When I was in school there was no Facebook, Twitter, Snapchat, or Instagram. If I wanted a photo with my friends I had to use my allowance to buy film, use my babysitting money to develop that film, and convince my parents to drive me to the store to pick up my photos—all the while not knowing whether my eyes were closed or someone’s finger was blocking the flash. I remember when my friends and I first started participating in chat rooms (ah, dial-up). We were very young, entranced by the fact that we could “change” our names and choose the color and font of our words, and we never considered who we were really talking to—complete strangers.
We assume students learn about “stranger danger,” being considerate to others, general safety, etc., but this isn’t always the case, especially in an online setting. I look back and think about how naive I really was and I see this lack of awareness today in the online interactions of both students and adults. This month is Connected Educator Month, and this week, common sense education is hosting Digital Citizenship Week.
Every day we are becoming more connected. This is a time not only to teach and remind your students about the importance of their actions and interactions online, but also to review your own. Here are a few reminders or things to consider before posting a comment, photo, or personal information online:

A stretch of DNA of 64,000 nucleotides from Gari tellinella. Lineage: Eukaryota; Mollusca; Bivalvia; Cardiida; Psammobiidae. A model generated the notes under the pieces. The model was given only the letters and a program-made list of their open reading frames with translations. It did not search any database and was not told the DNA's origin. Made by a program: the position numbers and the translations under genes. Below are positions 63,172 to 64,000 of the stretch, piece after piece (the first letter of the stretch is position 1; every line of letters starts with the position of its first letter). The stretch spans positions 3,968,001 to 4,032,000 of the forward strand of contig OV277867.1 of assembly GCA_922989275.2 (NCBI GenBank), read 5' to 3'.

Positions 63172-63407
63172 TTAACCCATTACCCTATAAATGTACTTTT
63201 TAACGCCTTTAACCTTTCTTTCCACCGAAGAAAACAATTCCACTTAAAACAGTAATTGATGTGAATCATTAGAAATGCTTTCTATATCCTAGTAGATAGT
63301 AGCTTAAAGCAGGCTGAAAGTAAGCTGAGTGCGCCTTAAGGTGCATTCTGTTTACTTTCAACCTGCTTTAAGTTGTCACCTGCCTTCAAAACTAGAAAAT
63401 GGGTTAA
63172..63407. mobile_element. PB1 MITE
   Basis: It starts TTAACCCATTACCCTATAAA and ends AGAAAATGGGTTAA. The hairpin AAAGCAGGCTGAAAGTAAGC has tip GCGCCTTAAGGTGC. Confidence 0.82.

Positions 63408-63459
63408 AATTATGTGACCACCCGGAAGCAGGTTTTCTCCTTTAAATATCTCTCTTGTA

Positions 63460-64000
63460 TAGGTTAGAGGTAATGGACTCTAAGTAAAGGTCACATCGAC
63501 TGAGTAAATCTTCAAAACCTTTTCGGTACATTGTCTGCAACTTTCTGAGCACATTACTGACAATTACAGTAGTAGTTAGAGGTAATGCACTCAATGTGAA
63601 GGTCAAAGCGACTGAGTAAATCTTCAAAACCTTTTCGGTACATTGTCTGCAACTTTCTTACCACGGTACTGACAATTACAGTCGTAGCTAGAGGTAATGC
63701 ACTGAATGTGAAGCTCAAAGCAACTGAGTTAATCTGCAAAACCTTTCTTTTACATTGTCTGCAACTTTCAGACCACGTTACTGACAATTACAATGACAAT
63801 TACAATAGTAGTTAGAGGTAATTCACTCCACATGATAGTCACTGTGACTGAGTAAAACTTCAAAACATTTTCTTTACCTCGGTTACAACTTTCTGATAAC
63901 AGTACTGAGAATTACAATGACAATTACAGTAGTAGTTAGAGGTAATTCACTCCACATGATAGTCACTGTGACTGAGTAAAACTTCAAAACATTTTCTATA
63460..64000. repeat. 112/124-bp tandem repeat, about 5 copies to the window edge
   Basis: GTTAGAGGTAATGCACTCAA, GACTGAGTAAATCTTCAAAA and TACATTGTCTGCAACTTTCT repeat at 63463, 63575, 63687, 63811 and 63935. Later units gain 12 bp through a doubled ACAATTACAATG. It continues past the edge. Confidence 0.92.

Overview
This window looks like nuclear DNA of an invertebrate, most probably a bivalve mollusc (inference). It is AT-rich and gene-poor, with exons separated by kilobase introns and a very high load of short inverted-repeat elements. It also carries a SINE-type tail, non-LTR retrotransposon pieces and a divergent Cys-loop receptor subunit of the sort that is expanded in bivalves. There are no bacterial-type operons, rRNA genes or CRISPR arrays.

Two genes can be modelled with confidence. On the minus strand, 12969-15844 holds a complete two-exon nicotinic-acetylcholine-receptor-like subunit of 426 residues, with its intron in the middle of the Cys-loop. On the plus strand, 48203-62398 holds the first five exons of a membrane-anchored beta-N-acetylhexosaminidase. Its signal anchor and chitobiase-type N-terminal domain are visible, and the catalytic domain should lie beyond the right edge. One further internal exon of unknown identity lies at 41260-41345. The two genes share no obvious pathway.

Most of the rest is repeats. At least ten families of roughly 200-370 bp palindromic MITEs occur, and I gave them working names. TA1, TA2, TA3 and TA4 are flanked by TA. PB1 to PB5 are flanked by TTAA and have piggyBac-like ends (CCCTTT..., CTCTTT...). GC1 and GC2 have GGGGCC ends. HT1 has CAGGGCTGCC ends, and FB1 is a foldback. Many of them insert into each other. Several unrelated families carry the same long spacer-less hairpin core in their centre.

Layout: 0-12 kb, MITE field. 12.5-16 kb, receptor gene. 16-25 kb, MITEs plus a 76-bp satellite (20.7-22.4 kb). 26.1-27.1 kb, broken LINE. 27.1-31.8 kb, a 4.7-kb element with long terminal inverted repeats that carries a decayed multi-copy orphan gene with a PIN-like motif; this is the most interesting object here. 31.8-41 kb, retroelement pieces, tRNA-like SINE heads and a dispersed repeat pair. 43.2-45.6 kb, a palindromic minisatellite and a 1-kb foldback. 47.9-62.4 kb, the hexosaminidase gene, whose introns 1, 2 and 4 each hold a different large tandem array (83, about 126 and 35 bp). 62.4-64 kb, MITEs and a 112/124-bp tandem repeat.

- Do you use the same password for multiple sites? People often use the same password simply for convenience, but this is not best practice when it comes to keeping your information secure.
- Shared images are never secure. Often people believe that images are private, such as on Snapchat, because the images “disappear” after they timeout, or because they are shared with a particular group. It is important to understand that they technically still exist and can be hacked.
- Understand what a digital footprint is. A digital footprint is exactly what it sounds like; it is the trail your online actions leave behind. Students need to know that colleges and employers take these actions into consideration.
- Do you trust the site or person you are interacting with? This seems like a basic question, but with blogs, forums, Twitter chats, etc., online interactions with strangers are increasing. This doesn’t mean you need to personally know who you are interacting with, but it does mean you need to be conscientious of those interactions.
The Internet is a wonderful place where ideas can be exchanged, collaboration can happen, and new connections can be made. But when it comes to navigating in a digital space, people need to understand the landscape as well as ask themselves this common sense question, “What are the possible consequences of my actions?”